Along with celebrating innumerable pieces of Mattel’s history, Barbie tells the story of how the most Stereotypical Barbie (Margot Robbie) in all of Barbie Land gains the tiniest bit of self-awareness one day and starts to find her growing sense of complex personhood so alarming that she sets off for the Real World to find out what the hell is going on. Like the vast majority of Barbies who call Barbie Land home, all Stereotypical Barbie knows about her own world is based on the picture-perfect, idealized experiences she and her friends are able to breeze their ways through solely using the power of their imaginations.
Things don’t just happen to Barbies. They’re very much the arbiters of their own wills who’ve worked hard to become people like President Barbie (Issa Rae), Dr. Barbie (Hari Nef), Lawyer Barbie (Sharon Rooney), and Pulitzer Prize-winning Writer Barbie (Alexandra Shipp). But life for Barbies also isn’t especially difficult or complicated, partially because they’re all dolls living in a plastic paradise. Mainly, though, it’s because Barbie Land’s an expressly woman-controlled utopia reminiscent of Steven Universe’s Gem Homeworld, where neither misogyny nor the concept of a patriarchy exists because that’s not what Barbie™ is about.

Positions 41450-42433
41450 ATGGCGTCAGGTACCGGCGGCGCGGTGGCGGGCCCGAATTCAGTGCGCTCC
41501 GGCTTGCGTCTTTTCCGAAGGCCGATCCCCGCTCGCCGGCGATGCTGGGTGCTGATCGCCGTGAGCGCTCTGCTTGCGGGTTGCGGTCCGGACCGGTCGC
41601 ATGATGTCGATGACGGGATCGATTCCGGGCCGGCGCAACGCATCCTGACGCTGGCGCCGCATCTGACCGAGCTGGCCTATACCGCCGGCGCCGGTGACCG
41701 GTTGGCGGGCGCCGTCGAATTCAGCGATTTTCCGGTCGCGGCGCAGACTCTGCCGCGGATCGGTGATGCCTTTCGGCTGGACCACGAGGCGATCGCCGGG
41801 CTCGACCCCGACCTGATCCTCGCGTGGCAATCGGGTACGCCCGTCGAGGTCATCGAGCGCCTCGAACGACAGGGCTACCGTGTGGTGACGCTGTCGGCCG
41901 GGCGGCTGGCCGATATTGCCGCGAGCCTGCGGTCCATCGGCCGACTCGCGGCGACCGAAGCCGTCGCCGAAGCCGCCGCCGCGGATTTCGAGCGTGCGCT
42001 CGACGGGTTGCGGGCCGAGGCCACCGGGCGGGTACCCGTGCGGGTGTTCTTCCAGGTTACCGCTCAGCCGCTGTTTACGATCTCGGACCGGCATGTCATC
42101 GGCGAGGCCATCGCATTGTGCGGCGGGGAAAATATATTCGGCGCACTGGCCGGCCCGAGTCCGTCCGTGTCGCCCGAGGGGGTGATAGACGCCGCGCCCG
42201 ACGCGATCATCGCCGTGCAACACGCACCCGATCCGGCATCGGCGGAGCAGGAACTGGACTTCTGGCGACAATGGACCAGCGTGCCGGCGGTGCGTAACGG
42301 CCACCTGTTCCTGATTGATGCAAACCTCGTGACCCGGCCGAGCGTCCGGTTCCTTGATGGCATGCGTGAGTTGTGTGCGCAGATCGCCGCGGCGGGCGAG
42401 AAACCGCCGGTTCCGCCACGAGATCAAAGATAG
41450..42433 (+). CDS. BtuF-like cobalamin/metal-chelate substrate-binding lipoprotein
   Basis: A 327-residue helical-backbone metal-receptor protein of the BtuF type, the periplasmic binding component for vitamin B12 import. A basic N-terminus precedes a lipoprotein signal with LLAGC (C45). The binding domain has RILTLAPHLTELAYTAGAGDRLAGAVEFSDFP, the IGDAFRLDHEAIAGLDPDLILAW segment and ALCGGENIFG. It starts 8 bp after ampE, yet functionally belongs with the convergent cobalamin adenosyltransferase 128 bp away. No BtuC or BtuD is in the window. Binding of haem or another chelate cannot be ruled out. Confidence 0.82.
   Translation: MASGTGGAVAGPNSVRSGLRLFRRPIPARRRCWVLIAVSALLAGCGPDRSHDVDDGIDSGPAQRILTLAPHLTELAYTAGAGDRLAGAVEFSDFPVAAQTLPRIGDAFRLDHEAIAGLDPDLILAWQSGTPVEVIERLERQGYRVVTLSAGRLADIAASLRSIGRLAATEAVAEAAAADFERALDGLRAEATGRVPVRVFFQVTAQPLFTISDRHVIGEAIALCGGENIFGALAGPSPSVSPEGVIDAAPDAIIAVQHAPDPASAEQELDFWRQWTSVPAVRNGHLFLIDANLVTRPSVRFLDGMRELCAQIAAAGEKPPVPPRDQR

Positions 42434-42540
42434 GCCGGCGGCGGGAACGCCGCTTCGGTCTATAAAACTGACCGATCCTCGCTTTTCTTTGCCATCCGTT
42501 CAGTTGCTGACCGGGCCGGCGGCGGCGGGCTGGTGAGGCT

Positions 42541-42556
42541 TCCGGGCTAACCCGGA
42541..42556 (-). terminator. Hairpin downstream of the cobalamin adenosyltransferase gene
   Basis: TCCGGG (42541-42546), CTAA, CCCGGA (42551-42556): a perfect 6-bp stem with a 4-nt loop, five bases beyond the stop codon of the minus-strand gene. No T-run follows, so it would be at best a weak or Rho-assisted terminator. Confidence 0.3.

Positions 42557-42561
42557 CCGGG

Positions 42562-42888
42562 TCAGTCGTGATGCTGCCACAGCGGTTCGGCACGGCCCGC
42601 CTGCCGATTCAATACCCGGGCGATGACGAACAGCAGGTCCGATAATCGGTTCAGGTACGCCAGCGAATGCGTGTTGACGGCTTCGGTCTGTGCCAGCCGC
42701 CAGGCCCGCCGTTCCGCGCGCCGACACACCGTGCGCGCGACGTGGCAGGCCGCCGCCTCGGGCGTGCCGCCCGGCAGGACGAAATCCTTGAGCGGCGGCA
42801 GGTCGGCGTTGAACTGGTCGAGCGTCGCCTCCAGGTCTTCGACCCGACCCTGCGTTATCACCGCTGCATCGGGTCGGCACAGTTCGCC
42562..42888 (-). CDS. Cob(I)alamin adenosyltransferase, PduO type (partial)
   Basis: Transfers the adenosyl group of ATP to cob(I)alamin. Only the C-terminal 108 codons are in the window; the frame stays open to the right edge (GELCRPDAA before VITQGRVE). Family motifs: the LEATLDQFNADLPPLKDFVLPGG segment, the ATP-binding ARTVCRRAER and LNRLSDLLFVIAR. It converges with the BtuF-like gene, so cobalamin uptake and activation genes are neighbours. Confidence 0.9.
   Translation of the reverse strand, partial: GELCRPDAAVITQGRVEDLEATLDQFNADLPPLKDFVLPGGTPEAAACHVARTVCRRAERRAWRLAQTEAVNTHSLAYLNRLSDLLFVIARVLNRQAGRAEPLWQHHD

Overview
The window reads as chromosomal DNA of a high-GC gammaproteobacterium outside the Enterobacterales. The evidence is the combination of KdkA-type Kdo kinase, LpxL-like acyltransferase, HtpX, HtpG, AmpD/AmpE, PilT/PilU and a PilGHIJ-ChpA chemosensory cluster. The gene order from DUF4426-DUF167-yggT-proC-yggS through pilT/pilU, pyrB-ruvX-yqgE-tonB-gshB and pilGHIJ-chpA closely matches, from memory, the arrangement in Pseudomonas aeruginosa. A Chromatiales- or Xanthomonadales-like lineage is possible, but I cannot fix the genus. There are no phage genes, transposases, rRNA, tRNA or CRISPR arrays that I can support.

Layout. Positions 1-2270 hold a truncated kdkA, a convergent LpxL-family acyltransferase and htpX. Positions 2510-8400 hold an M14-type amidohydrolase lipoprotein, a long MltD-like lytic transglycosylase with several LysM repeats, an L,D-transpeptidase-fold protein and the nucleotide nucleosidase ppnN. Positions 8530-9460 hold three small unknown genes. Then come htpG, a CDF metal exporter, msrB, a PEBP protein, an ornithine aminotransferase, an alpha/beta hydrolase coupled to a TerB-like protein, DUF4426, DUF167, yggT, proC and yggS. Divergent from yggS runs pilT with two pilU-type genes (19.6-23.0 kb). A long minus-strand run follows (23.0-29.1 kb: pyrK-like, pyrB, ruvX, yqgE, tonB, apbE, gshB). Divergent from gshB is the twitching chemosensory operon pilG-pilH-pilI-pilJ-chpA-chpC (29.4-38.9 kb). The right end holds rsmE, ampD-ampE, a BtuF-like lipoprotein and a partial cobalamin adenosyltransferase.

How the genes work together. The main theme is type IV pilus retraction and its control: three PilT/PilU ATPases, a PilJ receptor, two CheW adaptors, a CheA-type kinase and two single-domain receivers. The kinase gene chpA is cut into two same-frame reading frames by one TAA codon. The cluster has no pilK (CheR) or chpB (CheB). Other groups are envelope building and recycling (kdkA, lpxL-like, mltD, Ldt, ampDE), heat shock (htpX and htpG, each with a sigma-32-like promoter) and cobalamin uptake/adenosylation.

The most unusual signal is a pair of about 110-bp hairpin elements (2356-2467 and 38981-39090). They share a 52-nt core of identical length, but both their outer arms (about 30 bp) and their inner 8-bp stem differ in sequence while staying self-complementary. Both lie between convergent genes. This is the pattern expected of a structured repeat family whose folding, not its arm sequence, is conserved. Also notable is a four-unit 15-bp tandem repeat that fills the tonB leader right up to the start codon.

As an unseen Helen Mirren — who seems to be playing a version of herself as Barbie’s narrator — points out who’s who in the film’s opening act, you can see how Mattel’s willingness to let Gerwig and co-writer Noah Baumbach’s script poke fun at Barbie™ led to some extremely good world-building.